by A. Hyatt Verrill
Author of “The Astounding Discoveries of Doctor Mentiroso,” etc.
Doctor Thane, Psychologist
ALTHOUGH the press, the man about town, the subway perusers of the daily papers, and the public in general had forgotten the crime and its baffling mystery, two men were still deeply interested in solving it. One was the chief of detectives in whose district the body had been found ; the other was Doctor Edmund Curtis Thane, the eminent scientist.
Doctor Thane had, on more than one occasion, proved of invaluable aid to the police in unravelling mysteries of crime, and yet he was neither a criminologist nor, in the ordinary sense of the word, an amateur or scientific detective. He was by profession an anthropologist, and most of his waking hours were spent in his office on the fifth floor of the American Museum of Natural History, where he pored over scientific reports and studied fragments of the skeletons of long dead and forgotten human beings of strange races. He had traveled widely, especially in out-of-the-way regions and among primitive savages, and he had written numerous monographs on the results of his researches and studies. These had been undoubtedly of the greatest scientific interest and value, but were utterly unknown to the public at large ; for that matter, neither was the Doctor himself.
For years the short-sighted, quiet, pleasant-faced little scientist had been striving to solve the age-old puzzle–the origin of man and the relationship of races. He had attacked the problem from every angle, and having at last reached the conclusion that it was impossible of solution from accepted viewpoints, it had occurred to him that greater progress might be made from the psychological standpoint.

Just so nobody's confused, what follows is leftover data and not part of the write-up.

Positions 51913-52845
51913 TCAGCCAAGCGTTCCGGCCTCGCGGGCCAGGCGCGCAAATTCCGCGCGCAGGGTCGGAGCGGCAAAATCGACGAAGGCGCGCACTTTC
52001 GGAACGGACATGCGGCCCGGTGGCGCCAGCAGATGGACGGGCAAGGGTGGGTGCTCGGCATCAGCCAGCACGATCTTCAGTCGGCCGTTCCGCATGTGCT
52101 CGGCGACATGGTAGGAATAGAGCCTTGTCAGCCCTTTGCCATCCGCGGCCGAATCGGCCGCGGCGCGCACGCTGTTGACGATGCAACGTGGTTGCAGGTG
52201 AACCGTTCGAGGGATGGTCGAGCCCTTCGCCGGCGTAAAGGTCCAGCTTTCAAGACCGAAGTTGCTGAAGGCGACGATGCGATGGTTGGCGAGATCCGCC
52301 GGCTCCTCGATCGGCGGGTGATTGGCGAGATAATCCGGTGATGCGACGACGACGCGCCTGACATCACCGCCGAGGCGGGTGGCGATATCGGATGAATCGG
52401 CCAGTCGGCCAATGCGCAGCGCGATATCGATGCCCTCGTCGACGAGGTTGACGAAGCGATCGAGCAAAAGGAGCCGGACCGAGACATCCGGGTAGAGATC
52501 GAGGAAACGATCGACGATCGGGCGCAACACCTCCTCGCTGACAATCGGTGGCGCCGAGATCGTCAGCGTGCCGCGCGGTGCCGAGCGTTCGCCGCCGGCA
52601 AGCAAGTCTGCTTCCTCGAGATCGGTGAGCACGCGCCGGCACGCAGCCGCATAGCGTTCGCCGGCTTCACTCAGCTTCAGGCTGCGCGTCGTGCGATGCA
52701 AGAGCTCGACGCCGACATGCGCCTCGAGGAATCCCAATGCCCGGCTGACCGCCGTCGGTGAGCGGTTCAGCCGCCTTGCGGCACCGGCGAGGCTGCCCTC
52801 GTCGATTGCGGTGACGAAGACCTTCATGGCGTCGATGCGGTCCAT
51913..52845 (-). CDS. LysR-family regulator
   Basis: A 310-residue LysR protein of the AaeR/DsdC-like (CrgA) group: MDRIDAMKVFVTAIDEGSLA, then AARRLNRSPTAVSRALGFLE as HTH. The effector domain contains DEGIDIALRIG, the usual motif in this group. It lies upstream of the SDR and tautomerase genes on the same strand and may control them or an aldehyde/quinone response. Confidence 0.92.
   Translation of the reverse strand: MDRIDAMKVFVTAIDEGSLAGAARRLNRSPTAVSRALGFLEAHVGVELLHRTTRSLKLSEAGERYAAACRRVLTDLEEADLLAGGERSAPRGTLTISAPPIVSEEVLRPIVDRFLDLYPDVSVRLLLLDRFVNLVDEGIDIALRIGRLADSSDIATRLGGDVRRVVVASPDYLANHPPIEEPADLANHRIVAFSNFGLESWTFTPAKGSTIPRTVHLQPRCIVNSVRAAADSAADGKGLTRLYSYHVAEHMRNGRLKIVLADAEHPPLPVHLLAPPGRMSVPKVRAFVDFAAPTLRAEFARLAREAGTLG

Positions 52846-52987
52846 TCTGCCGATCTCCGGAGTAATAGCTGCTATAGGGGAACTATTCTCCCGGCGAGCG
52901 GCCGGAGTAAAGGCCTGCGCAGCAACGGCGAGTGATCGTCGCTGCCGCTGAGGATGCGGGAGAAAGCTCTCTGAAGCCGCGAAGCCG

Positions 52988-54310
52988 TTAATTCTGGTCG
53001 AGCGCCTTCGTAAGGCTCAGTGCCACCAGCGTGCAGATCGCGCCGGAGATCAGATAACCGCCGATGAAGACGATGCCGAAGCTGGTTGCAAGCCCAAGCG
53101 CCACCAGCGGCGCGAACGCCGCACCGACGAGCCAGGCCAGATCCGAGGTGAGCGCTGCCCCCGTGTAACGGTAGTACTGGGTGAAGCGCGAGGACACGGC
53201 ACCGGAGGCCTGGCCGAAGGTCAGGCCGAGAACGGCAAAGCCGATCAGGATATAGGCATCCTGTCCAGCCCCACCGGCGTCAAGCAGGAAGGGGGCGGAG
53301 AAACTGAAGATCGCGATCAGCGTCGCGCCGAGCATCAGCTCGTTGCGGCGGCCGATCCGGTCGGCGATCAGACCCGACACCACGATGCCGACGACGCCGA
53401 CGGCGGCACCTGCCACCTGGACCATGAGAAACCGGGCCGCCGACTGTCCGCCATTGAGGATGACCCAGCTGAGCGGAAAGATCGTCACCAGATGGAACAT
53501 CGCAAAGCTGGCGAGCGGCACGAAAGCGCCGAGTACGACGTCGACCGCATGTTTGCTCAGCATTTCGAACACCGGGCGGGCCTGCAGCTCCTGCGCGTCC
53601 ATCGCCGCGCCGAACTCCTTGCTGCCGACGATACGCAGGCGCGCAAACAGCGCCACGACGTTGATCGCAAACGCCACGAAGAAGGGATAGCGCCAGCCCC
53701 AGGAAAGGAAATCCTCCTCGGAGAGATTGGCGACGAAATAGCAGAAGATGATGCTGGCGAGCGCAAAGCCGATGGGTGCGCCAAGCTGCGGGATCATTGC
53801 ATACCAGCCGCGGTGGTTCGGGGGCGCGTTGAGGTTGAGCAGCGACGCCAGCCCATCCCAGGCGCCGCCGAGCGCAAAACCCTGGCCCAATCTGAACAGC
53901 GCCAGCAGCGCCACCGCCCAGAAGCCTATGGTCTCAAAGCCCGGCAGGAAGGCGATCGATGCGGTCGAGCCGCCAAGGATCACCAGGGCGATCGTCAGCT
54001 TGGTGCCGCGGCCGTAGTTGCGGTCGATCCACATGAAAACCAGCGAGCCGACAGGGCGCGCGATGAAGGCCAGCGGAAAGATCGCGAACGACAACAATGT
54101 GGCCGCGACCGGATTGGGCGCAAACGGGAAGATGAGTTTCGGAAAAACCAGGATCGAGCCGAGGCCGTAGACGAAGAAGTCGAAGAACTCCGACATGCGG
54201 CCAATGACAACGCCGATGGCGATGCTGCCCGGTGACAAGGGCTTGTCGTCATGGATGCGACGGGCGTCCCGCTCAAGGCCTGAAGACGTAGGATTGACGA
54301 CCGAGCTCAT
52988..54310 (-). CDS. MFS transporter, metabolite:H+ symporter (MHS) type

From the very first his studies along this new line met with marked success. Men’s bodies and bones, their lives and habits, their dialects and arts might be greatly influenced and altered through environment. But the mind, the psychology of the races, he theorized, would remain steadfast, and even if undergoing a change through external influences, would retain the ancestral characters and serve to connect the various races far more reliably than pigmentation of skin, dialects or other characteristics of the human race.
Moreover, so Doctor Thane reasoned, it would be in the psychological reactions of the more primitive and ignorant types of mankind, that valuable discoveries would be made. So, following his hypothesis, Doctor Thane turned his attention to the mental workings of the criminal classes. It was his belief and contention that crime, as defined by law and civilized standards, was merely he result of a psychological condition, a reversion to the ancestral type, a manifestation of our prehistoric ancestors’ mental processes. Scientifically speaking, it was not crime at all ; it was natural, and the criminal was no more responsible for it, than he or she is responsible for the color of his or her hair or eyes or the form of the skull.
Assuming that this were so–and of this Dr. Thane was firmly convinced–then the study of crime and the analysis of criminals’ minds were the paths to follow in his studies. Hence the mild mannered, spectacled little man of science at once interested himself in matters usually left to the police. And as he was a man who never did anything by halves, he made as deep a study of crime as he had of skeletons and shards in the past. The more involved, inexplicable and unsolvable a crime, the more It fascinated him. Looking, as he did, upon crime from an entirely new viewpoint, and being the possessor of a truly remarkable intellect, keen reasoning powers, deductive ability and a wonderful memory, and being thoroughly conversant with the habits, lives and points of view of nearly every savage and barbaric race, Dr. Thane soon proved himself a master mind at solving mysteries which utterly baffled the officials.
Personally, he cared not a jot whether a criminal was brought to justice or not. Rather, he would have preferred–for his purposes–to have the violators of the law turned over to him for study, instead of being summarily dealt with, or through the medium of the electric chair or a hangman’s rope, remove their mental processes forever from all possibility of scientific investigation.